LOS ANGELES (KABC) -- The International Longshore and Warehouse Union and employers of thousands of workers at U.S. West Coast ports reached a tentative agreement Wednesday on a new six-year contract, both parties announced.
The deal was reached with the help of Acting U.S. Secretary of Labor Julie Su and covers workers at all 29 West Coast ports, including the ports of Los Angeles and Long Beach.
According to a joint statement, ILWU and PMA said they will not be releasing details of the agreement at this time, which is subject to ratification by both parties.
"We are pleased to have reached an agreement that recognizes the heroic efforts and personal sacrifices of the ILWU workforce in keeping our ports operating," said PMA President James McKenna and ILWU President Willie Adams in the joint statement. "We are also pleased to turn our full attention back to the operation of the West Coast Ports."
Los Angeles Councilmember Tim McOsker, whose district spans from Watts through the Harbor Gateway, Harbor City, Wilmington, and San Pedro, also released a statement, highlighting the work of San Pedro Bay Complex workers.
"I'm thrilled that the International Longshore and Warehouse Union and Pacific Maritime Association have come to a West Coast agreement," he said. "Recent history teaches us the importance of our supply chain, and the dockworkers of the San Pedro Bay Complex are the best in the business. A final agreement will be great for our workers, for union strength, the city of Los Angeles, and our country's economy."
Earlier this month, the ports of Los Angeles and Long Beach reported labor issues that shut down the facilities for at least a day.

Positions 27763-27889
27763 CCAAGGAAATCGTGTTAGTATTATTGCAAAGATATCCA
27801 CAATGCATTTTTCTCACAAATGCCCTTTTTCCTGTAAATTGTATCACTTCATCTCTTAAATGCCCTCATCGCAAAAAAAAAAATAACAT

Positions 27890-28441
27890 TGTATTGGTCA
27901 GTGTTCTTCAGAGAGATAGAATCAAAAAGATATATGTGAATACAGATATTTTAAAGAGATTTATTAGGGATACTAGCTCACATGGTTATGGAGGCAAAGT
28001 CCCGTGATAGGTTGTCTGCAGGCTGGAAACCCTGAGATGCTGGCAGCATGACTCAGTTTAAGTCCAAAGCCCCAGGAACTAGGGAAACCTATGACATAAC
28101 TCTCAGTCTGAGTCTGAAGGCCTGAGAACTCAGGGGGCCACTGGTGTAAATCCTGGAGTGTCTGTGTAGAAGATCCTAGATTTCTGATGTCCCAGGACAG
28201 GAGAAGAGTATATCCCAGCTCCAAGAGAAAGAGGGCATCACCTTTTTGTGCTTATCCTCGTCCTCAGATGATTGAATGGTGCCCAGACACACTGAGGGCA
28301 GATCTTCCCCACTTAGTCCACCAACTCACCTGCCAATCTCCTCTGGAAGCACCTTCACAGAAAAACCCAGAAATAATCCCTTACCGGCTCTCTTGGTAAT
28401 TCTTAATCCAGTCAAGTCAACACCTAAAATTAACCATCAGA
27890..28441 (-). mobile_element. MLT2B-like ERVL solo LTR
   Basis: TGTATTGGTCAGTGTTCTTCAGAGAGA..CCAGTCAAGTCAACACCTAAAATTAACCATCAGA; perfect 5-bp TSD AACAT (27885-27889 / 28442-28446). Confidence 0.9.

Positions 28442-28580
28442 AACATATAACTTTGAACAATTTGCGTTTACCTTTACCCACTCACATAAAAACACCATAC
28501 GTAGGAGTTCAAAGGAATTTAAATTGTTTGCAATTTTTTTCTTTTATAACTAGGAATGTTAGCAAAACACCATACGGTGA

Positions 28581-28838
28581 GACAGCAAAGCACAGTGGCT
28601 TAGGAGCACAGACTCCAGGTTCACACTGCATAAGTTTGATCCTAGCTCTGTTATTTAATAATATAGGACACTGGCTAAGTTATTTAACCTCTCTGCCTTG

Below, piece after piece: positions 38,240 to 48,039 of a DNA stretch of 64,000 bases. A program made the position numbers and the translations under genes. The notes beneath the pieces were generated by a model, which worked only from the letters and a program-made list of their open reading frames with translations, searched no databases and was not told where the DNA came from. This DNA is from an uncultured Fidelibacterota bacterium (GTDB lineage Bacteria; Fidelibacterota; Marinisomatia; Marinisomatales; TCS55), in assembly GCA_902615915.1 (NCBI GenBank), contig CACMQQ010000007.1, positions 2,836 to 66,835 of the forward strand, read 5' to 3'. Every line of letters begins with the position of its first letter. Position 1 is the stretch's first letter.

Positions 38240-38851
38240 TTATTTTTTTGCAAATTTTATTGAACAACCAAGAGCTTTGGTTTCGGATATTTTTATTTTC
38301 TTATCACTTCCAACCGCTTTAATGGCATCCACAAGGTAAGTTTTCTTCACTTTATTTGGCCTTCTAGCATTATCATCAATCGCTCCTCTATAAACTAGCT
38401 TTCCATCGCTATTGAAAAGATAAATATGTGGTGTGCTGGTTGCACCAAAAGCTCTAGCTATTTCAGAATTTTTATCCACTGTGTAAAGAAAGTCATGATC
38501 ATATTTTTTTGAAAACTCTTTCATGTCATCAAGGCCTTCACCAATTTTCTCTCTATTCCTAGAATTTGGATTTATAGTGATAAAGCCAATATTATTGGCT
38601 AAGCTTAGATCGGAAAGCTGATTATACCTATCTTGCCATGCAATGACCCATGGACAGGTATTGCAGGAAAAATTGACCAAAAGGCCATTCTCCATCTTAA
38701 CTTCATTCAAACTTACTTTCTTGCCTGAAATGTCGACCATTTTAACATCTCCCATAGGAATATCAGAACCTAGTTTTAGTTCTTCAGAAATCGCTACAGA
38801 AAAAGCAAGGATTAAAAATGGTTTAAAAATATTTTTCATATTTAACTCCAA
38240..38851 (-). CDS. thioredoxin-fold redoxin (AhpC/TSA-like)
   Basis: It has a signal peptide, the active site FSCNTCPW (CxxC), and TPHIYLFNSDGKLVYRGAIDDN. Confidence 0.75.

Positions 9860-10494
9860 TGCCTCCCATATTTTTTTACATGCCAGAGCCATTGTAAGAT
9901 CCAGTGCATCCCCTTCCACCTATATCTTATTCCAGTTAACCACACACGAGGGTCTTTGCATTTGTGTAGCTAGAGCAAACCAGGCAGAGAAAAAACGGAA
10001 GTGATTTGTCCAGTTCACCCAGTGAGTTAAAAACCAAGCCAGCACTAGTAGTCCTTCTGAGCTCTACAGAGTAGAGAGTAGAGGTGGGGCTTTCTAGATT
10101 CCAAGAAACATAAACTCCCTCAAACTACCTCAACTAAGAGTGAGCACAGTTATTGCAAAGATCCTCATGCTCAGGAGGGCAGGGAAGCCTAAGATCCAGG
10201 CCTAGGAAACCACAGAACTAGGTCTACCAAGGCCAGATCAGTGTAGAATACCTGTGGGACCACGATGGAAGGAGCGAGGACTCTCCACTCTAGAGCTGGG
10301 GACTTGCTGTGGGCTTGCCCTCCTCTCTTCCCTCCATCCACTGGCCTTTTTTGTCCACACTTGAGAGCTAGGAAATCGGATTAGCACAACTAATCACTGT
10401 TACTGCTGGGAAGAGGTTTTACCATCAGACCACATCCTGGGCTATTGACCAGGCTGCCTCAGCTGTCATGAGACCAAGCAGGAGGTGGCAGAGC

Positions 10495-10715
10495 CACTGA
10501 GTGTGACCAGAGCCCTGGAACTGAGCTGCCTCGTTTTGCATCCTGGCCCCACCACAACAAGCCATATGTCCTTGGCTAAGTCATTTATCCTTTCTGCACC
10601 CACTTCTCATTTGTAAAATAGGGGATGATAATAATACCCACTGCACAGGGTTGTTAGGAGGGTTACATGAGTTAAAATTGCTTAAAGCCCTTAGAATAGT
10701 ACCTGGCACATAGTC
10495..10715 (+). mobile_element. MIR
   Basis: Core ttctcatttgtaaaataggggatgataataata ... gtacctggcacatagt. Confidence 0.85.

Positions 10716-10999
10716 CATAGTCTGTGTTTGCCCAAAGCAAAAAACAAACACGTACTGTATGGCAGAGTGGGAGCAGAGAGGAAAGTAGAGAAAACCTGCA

PMA said the shutdowns were linked to work actions by the Longshore union, saying ports at Oakland, Tacoma, Seattle and Hueneme were also impacted.
Shippers and the union had been negotiating the new collective bargaining agreement at the time.
Similarly, the ports effectively shut down for two days in April because of work shortages, but the union claimed it was the result of workers taking time off for religious holidays and for attending a union meeting.
Meanwhile, President Joe Biden praised Su's work and the work of both ILWU and PMA.
"As I have always said, collective bargaining works, and I congratulate both parties at the ports for reaching an agreement. I want to thank Acting Labor Secretary Julie Su who used her deep experience and judgmentto keep the parties talking, working with them to reach an agreement after a long and sometimes acrimonious negotiation. Above all I congratulate the port workers, who have served heroically through the pandemic and the countless challenges it brought, and will finally get the pay, benefits, and quality of life they deserve.
Julie Su has proven herself time and time again, both as Deputy Secretary working closely with Secretary Marty Walsh - and now as a leader who helped assure that our supply chains remain strong for America's businesses, farmers, and working families."